A Plan of Subdivision is a method of dividing land into two or more parcels or lots so that those parcels or lots can be held in separate ownership. The approval process is governed by Section 51 of the Planning Act and includes consideration of where streets, parks and dwellings will be located. The plan must also address servicing issues related to storm and sanitary sewers and protection of natural features such as woodlots or watercourses.
A Plan of Condominium is a method of dividing property so that an individual holds title to a portion of a building, or a "unit", as well as a share of the rest of the property that is common to all the individual unit owners. A Condominium can apply to residential, commercial or industrial properties.
There are a number of different types of Condominiums allowed under the Condominium Act, 1998, as amended.
A subdivision is land that has been divided into multiple lots for the purpose of development. These lots may be developed individually, or as a group. They may be used for a range of uses such as residential, commercial or institutional depending on the designation of the land in the Official Plan and Zoning By-law.
Section 51 of the Planning Act grants the City authority to regulate the division of land through Plans of Subdivision. This authority is used to provide for the orderly servicing and development of large parcels of land in accordance with appropriate municipal regulations and standards.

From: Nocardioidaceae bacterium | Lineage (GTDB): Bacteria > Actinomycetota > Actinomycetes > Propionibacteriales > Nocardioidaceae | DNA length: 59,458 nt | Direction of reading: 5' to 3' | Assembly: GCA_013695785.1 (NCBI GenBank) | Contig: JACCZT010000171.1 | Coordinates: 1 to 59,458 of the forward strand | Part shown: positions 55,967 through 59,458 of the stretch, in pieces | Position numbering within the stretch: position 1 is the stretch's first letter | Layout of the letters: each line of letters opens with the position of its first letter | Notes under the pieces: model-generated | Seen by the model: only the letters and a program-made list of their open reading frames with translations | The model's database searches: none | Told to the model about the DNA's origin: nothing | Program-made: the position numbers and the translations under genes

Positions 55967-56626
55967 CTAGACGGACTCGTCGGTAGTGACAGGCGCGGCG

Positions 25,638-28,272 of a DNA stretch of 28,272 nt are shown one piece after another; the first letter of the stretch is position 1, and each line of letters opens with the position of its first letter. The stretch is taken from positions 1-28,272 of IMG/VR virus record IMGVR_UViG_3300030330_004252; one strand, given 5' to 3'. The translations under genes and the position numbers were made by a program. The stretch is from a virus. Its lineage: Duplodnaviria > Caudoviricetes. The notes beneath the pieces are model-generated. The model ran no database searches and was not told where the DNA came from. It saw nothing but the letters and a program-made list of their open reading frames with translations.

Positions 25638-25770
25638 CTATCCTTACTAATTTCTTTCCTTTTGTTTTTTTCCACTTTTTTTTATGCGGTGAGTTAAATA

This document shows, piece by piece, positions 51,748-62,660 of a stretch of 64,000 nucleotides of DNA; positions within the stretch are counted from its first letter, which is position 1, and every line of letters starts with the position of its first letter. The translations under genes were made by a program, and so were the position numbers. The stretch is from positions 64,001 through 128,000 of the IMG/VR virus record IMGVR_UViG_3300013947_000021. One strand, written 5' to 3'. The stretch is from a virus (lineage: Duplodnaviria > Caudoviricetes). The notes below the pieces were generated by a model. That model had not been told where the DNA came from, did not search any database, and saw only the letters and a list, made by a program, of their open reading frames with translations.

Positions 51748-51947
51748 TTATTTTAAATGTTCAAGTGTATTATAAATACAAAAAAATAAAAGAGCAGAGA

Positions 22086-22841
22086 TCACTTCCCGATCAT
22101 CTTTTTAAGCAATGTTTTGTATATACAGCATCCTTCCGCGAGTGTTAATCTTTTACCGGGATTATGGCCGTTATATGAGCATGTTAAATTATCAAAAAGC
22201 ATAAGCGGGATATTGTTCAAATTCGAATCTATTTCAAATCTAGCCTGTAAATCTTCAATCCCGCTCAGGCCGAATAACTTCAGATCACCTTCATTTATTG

Issues that are examined during the review of Plans of Subdivision include whether the land is suitable for the proposed subdivision, the adequacy of utilities, municipal services and school sites and the conservation of natural resources.
Plans of Subdivision will usually include information on new municipal infrastructure (i.e., water and sewer servicing and new roads), lot and block patterns and any park and/or school sites.
Plans of subdivision are also typically used to create public rights-of-way for municipal services.
A condominium can be a high-rise or low-rise apartment, townhouse, freehold or detached house, office complex or commercial mall – any configuration of buildings you can imagine. What sets a condominium apart is the way in which owners share the ownership of common elements (e.g., parking areas, roads and sidewalks, corridors, lobbies, elevators, heat and electrical systems) while having individual ownership of their own unit. The condominium corporation must pay for the upkeep and maintenance of common elements.
A condominium corporation becomes a legal entity once 1) a plan of condominium [description] and 2) information setting out how the condominium corporation is owned [declaration] are registered with a Land Registry Office. However, only the plan of condominium is subject to approval by the approval authority prior to registration.
The Condominium Act classifies five types of condominium corporations (alone or in combination). These are:
You should determine which type of condominium corporation you wish to establish before filing your application.
Section 9(2) of the Condominium Act states that an application for condominium is processed in the same way as a Plan of Subdivision under Section 51 of the Planning Act, with necessary modifications. Section 9(2) of the Condominium Act states that an application for condominium is processed in the same way as a Plan of Subdivision under Section 51 of the Planning Act, with necessary modifications.
To ensure the City’s interests are met and to appropriately assess the merits and technical aspects of your proposal, the City requires submission of a number of information items with your application(s).
You are encouraged to meet with Planning Staff to review your application and to assist in determining which of these requirements must be provided as part of your initial application submission in order for it to be considered a complete application.
All submissions must include a covering memo indicating all submitted materials.
Please note that you may also be required to provide: